Kashmir: Towards peace with dignity
The November end update of statistics from the bean count in Kashmir was intended, as usual, to embellish Operation All Out, ongoing in Kashmir in its second iteration beginning mid-year. The detail has it that some 233 militants have been killed this year, overtaking with a month to go the count of last year.
Since criticism has long had it that martyrdom creates its own attraction for social media savvy youth, the statistics take care to preempt it informing that this November for the first time there were no fresh recruits to militant ranks, contrasting this with the figure for October that had been pegged at 30.
The other positives we are given to understand are that stone throwing episodes are down; interference by bystanders in military operations has declined; and mass attendance at funerals of ‘martyr’s’ has dwindled. Some half of those figuring on the list of 14 ‘most wanted’ have been dispatched, including a few hardcore Pakistanis terrorists in high profile operations.
This is attributed to the synergy between the intelligence grid and operations, with terrorist high handedness – such as kidnaps and killings of policemen, their relatives and alleged informers - reportedly increasing skepticism and intelligence inflow from people.
In short, the November update caps Operation All Out at the end of the traditional campaigning season in Kashmir. The year end is on an upbeat note in Kashmir. There are 300 odd militants still out there to keep the counter ticking through winter, with intelligence led operations through winter setting the stage for the wrap up of the militancy in summer.
The security establishment then can report ‘all clear’ to the lead national security minder, the National Security Adviser, Ajit Doval, who put them to Operation All Out a couple of years back. He can in turn apprise his boss, Prime Minister Modi, as he takes to electioneering hoping to gain a second term tenancy of 7 Lok Kalyan Marg and its garden-track inspired by the five panchtatvas (elements of nature).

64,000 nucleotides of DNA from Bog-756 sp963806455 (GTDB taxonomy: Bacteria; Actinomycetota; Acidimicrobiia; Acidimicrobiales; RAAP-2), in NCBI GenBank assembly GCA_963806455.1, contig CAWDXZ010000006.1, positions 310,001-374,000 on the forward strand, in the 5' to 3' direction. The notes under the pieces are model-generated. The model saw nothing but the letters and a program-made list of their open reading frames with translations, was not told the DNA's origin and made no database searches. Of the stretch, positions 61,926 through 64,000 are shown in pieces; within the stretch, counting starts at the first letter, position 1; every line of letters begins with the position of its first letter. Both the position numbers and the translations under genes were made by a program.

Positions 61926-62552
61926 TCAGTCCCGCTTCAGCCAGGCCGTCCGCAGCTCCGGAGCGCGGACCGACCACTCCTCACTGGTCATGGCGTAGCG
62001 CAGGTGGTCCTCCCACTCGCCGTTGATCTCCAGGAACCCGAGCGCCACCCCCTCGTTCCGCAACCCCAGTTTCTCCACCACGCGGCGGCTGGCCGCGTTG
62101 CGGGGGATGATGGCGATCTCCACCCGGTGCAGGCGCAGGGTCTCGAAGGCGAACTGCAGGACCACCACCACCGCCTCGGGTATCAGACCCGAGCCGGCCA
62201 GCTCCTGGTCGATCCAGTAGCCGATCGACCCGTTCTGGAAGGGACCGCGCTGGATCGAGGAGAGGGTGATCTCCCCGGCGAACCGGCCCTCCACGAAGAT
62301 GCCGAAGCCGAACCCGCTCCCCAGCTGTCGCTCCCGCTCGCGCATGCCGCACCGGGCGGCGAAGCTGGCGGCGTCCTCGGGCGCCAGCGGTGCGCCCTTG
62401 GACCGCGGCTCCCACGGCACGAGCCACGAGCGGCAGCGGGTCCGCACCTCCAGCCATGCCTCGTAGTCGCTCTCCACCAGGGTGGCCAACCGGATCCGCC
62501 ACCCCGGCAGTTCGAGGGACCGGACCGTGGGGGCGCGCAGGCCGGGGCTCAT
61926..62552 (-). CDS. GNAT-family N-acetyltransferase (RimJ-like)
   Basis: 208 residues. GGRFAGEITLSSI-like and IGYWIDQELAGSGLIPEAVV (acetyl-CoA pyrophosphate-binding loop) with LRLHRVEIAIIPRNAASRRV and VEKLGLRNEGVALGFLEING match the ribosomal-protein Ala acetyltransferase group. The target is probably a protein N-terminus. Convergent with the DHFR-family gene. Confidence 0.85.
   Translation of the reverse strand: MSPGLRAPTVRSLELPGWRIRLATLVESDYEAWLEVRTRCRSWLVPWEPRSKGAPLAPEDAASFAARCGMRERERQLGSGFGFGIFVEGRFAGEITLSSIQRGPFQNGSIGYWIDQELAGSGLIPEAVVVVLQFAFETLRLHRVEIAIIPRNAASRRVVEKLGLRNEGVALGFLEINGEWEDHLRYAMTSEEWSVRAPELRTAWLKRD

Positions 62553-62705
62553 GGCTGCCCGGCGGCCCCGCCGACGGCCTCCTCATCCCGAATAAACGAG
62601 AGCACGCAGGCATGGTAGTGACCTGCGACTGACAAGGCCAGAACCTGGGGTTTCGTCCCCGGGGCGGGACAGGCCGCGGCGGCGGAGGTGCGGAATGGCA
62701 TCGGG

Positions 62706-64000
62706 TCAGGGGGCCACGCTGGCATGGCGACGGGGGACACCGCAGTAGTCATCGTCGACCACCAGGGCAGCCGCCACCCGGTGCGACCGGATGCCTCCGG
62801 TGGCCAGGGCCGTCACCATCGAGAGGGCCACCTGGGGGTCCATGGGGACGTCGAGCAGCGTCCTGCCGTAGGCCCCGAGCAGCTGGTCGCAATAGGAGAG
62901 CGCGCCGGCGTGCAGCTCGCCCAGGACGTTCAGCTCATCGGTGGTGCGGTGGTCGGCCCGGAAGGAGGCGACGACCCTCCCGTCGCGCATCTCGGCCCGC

Experts have it that Operation All Out now has its aim violence free elections to both the assembly and the parliament in summer. Since people vote in the state government to keep the administration going even as the militancy continues, the elections turnout is unlikely to need any exceptional vigilance. Elections are an excuse to keep the operations going.
Since the summer will be around by then, the campaigning season will kick in. The bean count reflecting success in Operation All Out indicates that the militancy would need a Pakistani injection soon enough.
Pakistan, that has self-servingly held off, this year, may be tempted by the reopening of passes come summer for taking to its old tricks. This year it had been put on notice by Trump over its support to the Taliban in Afghanistan.
On delivering the Taliban for talks with the US it may be off the hook, allowing it to get back to business in Kashmir. With India ignoring Imran Khan’s outstretched hand, reportedly with his army’s backing, Pakistan will have an excuse.
The new governments in Delhi and Srinagar, even if either is reelected, would take time settling in. Worsened security indices, reflected in the statistics, will stay their hand at changing tack. If Modi is reelected, in part on account of his showing in keeping with his 56-inch chest, he may have Doval continue.